On the last weekend of July, and the city of Chicago hosted two big metal events. On one corner, there was the fourth annual Chicago Domination Festival at Wire—a festival which makes brutal and technical death metal its primary focus. Meanwhile, Reggie’s Rock Club was hosting the closest thing to Metal Threat Fest II. It was an American thrash metal extravaganza comprised of both younger acts and ‘80s cult bands.
Malas - A power trio with a harsh death/thrash metal sound, Malas gave this show the brutal start that it needed. It was fun, but the vocals seemed to have a slightly more hardcore quality than what you’d hear from them in the studio. It’s worth noting that guitarist Alex McIntire did more headbanging than any other opening band that night.
Wrath - Vocalist Gary Golwitzer admitted after one or two that he was struggling due to his pneumonia. Consequently, it wasn’t his strongest vocal performance. However, he still did very well considering the circumstances. His creepy, high voice sounded good and the whole band is sincerely passionate about metal. They treated us to a fun, dissonant song that had just been written entitled “Conflict”, and it’s already giving me high expectations for their next album. Their gang shouts were effectively strong even when it was just guitarists Scott Nyquist and Robert K. Noon. Gary Modica’s bass was satisfyingly perceptible in the mix, but I couldn’t help but giggle when I noticed him pushing his glasses back a couple of times in the middle of performing. They seemed to be having the most fun with their last two songs, and even though they closed with a cover, they felt it was the only way to appropriately conclude their set.
Face to Face
Abuse It ’til It Bleeds
R.I.P. (Ripped Into Pieces)
When Worlds Collide
Children of the Wicked
Ace of Spades (Motorhead cover)
Sacred Leather - This up-and-coming Indianapolis, Indiana quintet was my favorite of the newer bands. A departure from the hours of thrash chaos that ensued the rest of the night, Sacred Leather specialized in cheesy, sword-and-sorcery metal that will assuredly delight fans of Brocas Helm and Stormwitch. Their songs are very rich in melody, and the only thing that screams “METAL!” more than their leather-and-spike outfits is frontman Wrathchild’s killer vocals. He seriously has the most enthralling falsetto I’ve heard from any 21st century metal act, and it was the best thing about their whole performance. Their closing song, “Prowling Sinner”, was a highlight, and they have already released a video for it. They assured the audience that they were working on a full-length studio album and that it should be out in February. It’s definitely something to keep an eye out for in 2018.
Rhythm of Fear - As good as Sacred Leather was, by the time their set was over, I was ready to get back to thrash. While that’s exactly what this Jacksonville, Florida act delivered, they were ultimately not as great as the other bands. The beginning of their song “Ritual Dementia” sounded nearly identical to the opening of Dark Angel’s “We Have Arrived”. They encouraged moshing, but it didn’t get really wild until Hirax played. Like Malas, the shouting vocals were one of the band’s lesser qualities. They weren’t bad, but not my favorite band of the night.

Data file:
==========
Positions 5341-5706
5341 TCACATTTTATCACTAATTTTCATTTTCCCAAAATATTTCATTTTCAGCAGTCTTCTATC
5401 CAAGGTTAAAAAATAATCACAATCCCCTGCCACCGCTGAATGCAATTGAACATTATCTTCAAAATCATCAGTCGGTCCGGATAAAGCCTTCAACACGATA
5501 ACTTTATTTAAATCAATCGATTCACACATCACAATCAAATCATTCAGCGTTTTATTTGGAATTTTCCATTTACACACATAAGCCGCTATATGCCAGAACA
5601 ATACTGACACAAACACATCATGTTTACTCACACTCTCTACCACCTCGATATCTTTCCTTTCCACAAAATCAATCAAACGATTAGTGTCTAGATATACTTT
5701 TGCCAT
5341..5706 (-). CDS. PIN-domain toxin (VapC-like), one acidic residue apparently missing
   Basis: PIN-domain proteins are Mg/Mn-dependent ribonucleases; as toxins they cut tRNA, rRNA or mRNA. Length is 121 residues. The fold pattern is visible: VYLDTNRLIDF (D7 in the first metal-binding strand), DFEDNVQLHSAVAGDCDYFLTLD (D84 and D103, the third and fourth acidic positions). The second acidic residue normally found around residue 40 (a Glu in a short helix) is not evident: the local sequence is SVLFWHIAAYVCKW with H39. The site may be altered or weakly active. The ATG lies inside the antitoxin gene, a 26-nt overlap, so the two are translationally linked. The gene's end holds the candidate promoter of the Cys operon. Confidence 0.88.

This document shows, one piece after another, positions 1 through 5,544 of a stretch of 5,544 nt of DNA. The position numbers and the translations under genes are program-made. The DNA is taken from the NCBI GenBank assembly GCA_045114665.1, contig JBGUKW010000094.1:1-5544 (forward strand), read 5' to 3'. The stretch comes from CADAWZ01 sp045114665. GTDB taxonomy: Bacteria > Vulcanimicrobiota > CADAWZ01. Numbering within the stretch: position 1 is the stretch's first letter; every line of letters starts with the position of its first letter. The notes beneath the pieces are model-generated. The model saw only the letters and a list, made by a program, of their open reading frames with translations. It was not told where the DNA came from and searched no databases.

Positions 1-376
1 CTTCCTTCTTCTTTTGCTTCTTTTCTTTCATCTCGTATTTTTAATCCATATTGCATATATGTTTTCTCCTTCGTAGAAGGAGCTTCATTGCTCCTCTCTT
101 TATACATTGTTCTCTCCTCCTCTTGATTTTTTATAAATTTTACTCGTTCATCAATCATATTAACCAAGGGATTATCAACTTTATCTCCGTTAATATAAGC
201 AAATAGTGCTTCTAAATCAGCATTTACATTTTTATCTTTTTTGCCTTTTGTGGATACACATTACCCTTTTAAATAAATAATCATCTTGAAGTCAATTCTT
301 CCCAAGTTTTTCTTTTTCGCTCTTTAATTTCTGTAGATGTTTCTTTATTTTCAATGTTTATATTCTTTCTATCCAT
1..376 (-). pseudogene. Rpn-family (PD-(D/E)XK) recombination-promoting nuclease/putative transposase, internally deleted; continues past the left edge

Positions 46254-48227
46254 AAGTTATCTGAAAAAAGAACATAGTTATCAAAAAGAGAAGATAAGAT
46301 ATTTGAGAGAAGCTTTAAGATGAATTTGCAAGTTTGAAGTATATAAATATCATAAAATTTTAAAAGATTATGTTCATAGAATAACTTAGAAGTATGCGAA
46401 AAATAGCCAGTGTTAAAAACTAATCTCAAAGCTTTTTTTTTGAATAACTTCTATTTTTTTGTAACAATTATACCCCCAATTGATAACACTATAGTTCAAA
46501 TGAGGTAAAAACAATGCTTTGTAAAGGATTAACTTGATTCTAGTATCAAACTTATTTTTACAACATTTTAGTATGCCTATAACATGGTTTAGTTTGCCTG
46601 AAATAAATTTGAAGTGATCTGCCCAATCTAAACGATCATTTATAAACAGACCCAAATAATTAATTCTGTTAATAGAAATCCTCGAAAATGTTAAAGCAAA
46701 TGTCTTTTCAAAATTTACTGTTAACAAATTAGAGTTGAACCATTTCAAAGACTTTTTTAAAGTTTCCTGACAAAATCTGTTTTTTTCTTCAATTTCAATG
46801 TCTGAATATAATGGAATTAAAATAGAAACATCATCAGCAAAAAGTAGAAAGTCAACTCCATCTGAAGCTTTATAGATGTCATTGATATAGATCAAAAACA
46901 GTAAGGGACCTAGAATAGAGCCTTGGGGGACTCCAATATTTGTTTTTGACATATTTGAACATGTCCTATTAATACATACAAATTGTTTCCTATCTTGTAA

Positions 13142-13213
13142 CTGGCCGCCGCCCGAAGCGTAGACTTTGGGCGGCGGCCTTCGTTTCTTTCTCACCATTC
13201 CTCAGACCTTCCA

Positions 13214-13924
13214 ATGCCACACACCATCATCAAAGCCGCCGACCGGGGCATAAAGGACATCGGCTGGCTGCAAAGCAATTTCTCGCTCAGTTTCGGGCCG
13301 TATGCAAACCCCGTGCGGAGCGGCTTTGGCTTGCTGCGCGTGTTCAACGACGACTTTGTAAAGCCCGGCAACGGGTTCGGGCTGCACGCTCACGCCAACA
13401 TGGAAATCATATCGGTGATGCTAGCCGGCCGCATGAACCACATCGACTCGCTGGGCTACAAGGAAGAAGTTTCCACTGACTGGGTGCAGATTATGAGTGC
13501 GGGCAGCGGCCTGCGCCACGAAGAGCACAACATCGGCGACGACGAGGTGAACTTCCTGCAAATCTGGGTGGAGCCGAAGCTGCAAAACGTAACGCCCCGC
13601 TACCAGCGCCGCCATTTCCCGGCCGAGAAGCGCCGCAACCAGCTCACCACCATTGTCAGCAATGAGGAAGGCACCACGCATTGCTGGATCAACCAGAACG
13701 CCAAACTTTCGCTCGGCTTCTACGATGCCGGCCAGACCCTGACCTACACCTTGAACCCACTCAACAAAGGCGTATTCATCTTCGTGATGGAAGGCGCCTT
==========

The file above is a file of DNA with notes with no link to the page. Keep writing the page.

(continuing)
Destructor - Ironically, the band has already introduced a new guitarist into the band since the recording of their Decibel Casualties album, which was just released in June. Dave Overkill’s onstage dialogue included a sheep noise, explaining that a “Sonic Bullet” was his favorite weapon and that heavy metal was his favorite drug, and finally acknowledging that his talking was hurting their slot time. Another great set that was just too short, they mostly played songs either from Maximum Destruction or Decibel Casualties. Drummer Matt Flammable’s best work behind the kit occurred during “Overdose”, and Overkill’s vocal performance was as great or better than his work in the studio. His scream at the beginning of “Pounding Evil” was a highlight, but his more melodic moments also worked well live. The Rickenbacker bass sounded perfectly clear, and the guitar sound had the perfect roar you would expect from all the Marshalls set up on the stage.
Metal Spike Deep
Sonic Bullet Hot
Hirax - The only band to play for over an hour, Hirax was another band who could have trimmed some of the onstage chit-chat to squeeze in room for one more song. Like Dave Overkill, vocalist Katon DePena used some of that time to express the sheer passion that they observed in Chicago’s metal fanbase. We were told that the word would go out to Los Angeles when they returned home. When expressing their gratitude towards the fans who came to see them, vocalist Katon DePena assured his audience, “We’re kinda d**ks, so if we say thank you, we really mean it.” Their execution was quite aggressive, with some of the most frantic headbanging you had ever seen from guitarist Lance Harrison. Vocalist Katon DePena bulged his eyes fiercely, but would get a little less serious as he hopped to the side during a couple of songs. The set had a healthy balance of old and new songs, and their 32-second cut “Hate, Fear, and Power” seemed to trigger a particularly wild response from the moshers.
Hate, Fear, and Power
Tied to the Gallows Pole
Destroy (dedicated to Lemmy)
El Rostro de la Muerte?
El Diablo Negro
Barrage of Noise
Bombs of Death
This has been my favorite show of 2017 so far, and I anticipate that it will stay that way. It’s nearly impossible to top seeing this many great bands at once churning out one great tune after another, especially when they aren’t doing full U.S. tours on a regular basis. It was a rare occasion to bring these bands and their fans together. After all, Hirax insisted onstage that they would drink and party with everybody after the show.